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Ending HIV/AIDS: Commitment to the lifesaving Antiretroviral Therapy critical

Araba Benson (pseudonym) tested positive for the Human Immunodeficiency Virus (HIV) in 2004 with her husband and two of her children.

They experienced many opportunistic symptoms including skin rashes, loss of appetite, severe headache, stomach pains, diarrhoea and cough, not knowing what it was initially.

The debilitating symptoms started with her husband who turned very weak and could barely do anything for himself.

His condition deteriorated, leading to the collapse of his business as a fridge repairer which took a heavy toll on his family.

HIV Test

Eventually, he was led by a Catholic Sister to a facility at Agormanya in the Eastern Region where he discovered he had been infected with HIV.

The development prompted his wife and children to run the same test, a test that came out positive.

Araba and her family were advised to go to the Korle Bu Teaching Hospital for antiretroviral drugs after two months, but they hesitated, doubting the effectiveness of the medication.

‘I decided not to take the med
ication because we were going to die anyway. But I had a change of mind when I visited Korle Bu with my husband and saw the state of some of the patients who looked like skeletons.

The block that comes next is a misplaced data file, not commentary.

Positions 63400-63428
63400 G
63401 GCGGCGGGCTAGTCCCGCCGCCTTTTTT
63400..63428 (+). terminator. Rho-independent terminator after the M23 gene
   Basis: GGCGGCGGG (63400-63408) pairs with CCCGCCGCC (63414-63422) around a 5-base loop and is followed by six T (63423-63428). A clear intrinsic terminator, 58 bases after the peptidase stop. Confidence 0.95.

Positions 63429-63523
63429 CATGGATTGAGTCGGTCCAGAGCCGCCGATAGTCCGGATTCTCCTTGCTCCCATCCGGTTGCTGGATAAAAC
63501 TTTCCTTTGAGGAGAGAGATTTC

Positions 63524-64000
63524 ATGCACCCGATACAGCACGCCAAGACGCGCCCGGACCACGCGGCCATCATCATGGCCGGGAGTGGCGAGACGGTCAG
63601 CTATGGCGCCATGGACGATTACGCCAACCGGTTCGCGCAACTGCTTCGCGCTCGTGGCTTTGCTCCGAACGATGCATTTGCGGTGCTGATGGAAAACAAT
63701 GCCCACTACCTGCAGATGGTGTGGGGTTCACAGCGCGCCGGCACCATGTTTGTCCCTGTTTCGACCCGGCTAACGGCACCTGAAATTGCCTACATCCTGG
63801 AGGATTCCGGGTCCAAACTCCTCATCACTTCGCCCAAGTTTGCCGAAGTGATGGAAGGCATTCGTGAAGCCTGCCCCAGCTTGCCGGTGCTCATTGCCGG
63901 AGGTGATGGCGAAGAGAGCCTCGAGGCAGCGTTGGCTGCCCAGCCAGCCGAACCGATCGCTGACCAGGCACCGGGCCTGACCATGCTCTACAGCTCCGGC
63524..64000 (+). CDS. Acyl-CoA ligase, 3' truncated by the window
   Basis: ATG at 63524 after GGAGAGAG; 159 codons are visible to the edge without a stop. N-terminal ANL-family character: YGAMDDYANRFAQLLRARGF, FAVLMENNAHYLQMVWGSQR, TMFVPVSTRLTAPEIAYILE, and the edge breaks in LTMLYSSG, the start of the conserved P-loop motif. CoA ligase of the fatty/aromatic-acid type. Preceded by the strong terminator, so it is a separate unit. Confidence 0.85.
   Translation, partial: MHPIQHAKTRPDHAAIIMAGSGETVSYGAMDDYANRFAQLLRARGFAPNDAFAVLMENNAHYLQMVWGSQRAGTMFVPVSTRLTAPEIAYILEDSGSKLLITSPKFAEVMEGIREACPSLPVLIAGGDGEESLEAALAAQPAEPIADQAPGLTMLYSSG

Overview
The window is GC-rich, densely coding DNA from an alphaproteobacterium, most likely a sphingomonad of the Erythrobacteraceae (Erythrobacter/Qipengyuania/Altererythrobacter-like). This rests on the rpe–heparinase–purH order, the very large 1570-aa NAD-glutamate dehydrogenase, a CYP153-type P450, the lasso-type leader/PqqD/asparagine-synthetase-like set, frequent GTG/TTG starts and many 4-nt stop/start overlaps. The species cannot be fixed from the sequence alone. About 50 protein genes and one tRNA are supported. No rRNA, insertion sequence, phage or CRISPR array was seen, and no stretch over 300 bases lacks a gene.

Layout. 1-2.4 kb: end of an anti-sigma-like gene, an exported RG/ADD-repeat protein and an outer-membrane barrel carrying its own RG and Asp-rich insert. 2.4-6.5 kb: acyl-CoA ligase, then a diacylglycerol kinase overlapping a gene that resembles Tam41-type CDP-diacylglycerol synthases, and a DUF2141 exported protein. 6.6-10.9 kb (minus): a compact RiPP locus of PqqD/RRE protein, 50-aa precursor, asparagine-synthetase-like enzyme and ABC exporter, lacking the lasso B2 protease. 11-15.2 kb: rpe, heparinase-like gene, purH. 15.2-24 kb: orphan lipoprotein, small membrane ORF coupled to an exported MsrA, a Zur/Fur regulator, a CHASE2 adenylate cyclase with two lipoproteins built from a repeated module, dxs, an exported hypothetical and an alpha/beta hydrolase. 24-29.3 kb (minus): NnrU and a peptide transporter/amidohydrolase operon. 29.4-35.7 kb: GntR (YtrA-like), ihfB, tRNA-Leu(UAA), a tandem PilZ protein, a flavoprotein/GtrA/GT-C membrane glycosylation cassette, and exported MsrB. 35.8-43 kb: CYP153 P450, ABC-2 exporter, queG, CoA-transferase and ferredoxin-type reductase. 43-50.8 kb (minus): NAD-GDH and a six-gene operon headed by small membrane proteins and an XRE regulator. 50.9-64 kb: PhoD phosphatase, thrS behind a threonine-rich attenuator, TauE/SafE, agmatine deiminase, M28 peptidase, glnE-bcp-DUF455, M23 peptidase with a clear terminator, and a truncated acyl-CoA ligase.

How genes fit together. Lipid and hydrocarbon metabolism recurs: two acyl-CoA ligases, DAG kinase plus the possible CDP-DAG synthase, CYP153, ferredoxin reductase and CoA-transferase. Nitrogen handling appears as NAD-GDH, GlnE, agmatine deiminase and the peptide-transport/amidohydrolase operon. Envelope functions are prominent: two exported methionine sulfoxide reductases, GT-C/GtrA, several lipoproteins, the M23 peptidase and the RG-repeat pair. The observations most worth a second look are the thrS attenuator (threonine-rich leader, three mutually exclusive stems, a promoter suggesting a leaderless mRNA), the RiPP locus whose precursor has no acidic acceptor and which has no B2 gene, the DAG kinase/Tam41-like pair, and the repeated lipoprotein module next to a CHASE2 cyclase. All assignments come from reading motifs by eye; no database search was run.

‘Then, I decided to give it a try because I did not want to die in a skeletal state to bring shame to my family,’ she said.

Because there were not adequate medications at the time, priority was given to patients with weaker immune systems.


Consequently, Araba’s husband and her nine-year-old son who were in relatively worse conditions were put on drugs immediately, leaving the rest of the family to start treatment later.

‘I was operating a restaurant then, but I couldn’t run it anymore. Life was quite difficult in the beginning because we were all attending hospital for treatment.

‘We could barely feed ourselves. I was using every money I had saved to cook because we were advised not to eat from the street,’ she said.

After religiously taking her medication for a while and reaching an undetectable viral load, Araba
gave birth to her third child who tested negative for the virus.

The entire family is still alive and at 52, Araba looks plump and very healthy.

‘Because we started early medication, nobody knows our status,’ she said.


The Ghana AIDS Commission’s 2022 reports indicated that a total of 24,046 people are living with HIV in the Central Region which recorded 1,240 new infections.

Of the number, 16,021 representing 71.63 per cent are women.

It adds that adults,15 years and above are 22,364, representing 93 per cent.

The Gomoa East District recorded the highest incidence with 2,590 cases while Ekumfi recorded the lowest with 285, the report indicated.

The figures position the Central Region as the fourth region with the highest population of persons living with HIV, following the Greater Accra, Ashanti, and Eastern Regions.

Poor ART coverage

Unfortunately, the Central Region is the second region with the lowest Antiretroviral Therapy (ART) coverage of 53.9 per cent, only second to the Savannah
Region which has 53.1 per cent.

This means that more than 46 per cent of the persons living with the virus in the Region are not on ART treatment, posing significant risks to themselves and the larger population.